Low Prices Will Hamper Nigeria’s Bid To Boost Output

2015-0319 Low Prices Will Hamper Nigeria's Bid To Boost Output

ABUJA: Consistently low oil prices will hamper Nigeria’s bid to boost output to 4 million barrels per
day (bpd), Oil Minister Diezani Alison-Madueke was quoted as saying on Tuesday.

“Flexibility in capex and funding in general will be further constrained in the year 2015,” the minister said in a speech read out by Joseph Dawha, group managing director of the Nigerian National Petroleum Corp.

“Consistently depressed oil prices will limit industry’s scope to maneuver … and reaching the target of 4 million bpd,” she said. “The industry must challenge itself to raise funding in order to meet these targets.”

Alison-Madueke is also president of the Organization of the Petroleum Exporting Countries (OPEC).

Adding to the funding uncertainty, Nigerian lawmakers have recommended in a report on a new bill that the president’s power to grant oil licences should be removed.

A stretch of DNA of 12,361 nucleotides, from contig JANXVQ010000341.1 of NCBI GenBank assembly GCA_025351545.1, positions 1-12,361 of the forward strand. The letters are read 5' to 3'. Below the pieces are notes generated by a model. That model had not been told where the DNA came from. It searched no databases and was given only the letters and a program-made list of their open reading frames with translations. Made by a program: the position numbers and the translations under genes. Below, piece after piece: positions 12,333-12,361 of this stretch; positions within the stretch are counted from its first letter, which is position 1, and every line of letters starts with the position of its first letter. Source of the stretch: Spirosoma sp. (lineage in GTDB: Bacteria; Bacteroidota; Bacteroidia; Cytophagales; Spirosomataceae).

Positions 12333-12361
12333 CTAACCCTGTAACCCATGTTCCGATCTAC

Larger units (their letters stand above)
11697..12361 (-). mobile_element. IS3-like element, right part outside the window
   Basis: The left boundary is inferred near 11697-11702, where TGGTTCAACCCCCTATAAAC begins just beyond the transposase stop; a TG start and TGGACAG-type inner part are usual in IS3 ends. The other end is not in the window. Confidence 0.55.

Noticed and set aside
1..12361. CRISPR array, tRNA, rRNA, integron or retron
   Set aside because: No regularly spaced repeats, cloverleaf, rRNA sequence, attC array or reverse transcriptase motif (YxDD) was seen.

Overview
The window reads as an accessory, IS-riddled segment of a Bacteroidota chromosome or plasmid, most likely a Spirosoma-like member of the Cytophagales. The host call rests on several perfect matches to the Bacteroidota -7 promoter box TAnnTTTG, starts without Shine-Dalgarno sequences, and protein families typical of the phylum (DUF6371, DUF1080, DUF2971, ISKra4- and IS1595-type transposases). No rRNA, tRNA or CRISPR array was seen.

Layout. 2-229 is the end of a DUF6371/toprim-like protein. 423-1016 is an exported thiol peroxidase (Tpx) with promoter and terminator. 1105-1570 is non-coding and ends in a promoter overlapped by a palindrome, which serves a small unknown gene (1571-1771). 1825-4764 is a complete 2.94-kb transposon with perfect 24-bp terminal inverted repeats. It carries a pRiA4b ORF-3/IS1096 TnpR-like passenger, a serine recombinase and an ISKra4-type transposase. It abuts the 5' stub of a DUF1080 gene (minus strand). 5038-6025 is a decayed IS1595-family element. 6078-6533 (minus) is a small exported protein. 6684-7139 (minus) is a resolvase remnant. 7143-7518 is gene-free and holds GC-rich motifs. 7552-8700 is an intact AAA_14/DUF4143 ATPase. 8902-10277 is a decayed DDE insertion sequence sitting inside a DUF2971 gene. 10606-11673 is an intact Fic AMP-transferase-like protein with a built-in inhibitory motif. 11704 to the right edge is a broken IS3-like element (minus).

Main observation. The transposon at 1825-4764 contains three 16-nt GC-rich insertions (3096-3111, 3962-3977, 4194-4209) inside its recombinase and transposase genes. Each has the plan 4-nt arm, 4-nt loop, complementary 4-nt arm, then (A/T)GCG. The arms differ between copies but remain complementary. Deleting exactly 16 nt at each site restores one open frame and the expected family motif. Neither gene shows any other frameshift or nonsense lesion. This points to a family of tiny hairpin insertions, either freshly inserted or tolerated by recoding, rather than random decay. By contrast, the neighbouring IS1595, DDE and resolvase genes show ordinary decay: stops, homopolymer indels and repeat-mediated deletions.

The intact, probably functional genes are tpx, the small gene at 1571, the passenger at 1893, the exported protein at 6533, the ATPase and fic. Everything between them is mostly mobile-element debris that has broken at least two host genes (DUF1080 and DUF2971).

Speaking to an annual oil and gas conference in Abuja, Markus Droll, Shell vice-president for Nigeria and Gabon, said the company was extremely concerned about the impact of low oil prices on 2015 funding.

“Today most of the available funding in the industry is required to keep with the pace of decline. There is very little left over for growth,” he said, adding that oilfield decline rates were as high as 15-20 percent.

And oil thefts were increasing costs.

“We have adapted well but at great cost. These costs are not sustainable. Operating costs in Nigeria are substantially higher than in other environments. The funds don’t stretch to cover all,” he said.

“Last year, Shell replaced 300 theft points.”

And adding to low funding, there was a lack of fiscal predictability, Droll said.

“Multi-year predictable funding is needed. We can’t start projects to only stop half-way through. It’s just a waste of everybody’s efforts.”

Wale Tinubu, ˝group Chief Executive of Nigeria’s Oando PLC told the conference that with high oil prices: “we became complacent … very few fields have been brought online in the last few years.”

“I expect to see downsizing, which worries me.”

Tinubu said he believes oil thefts will worsen as the industry lets more of its workers go.

(Source: ArabNews.com)

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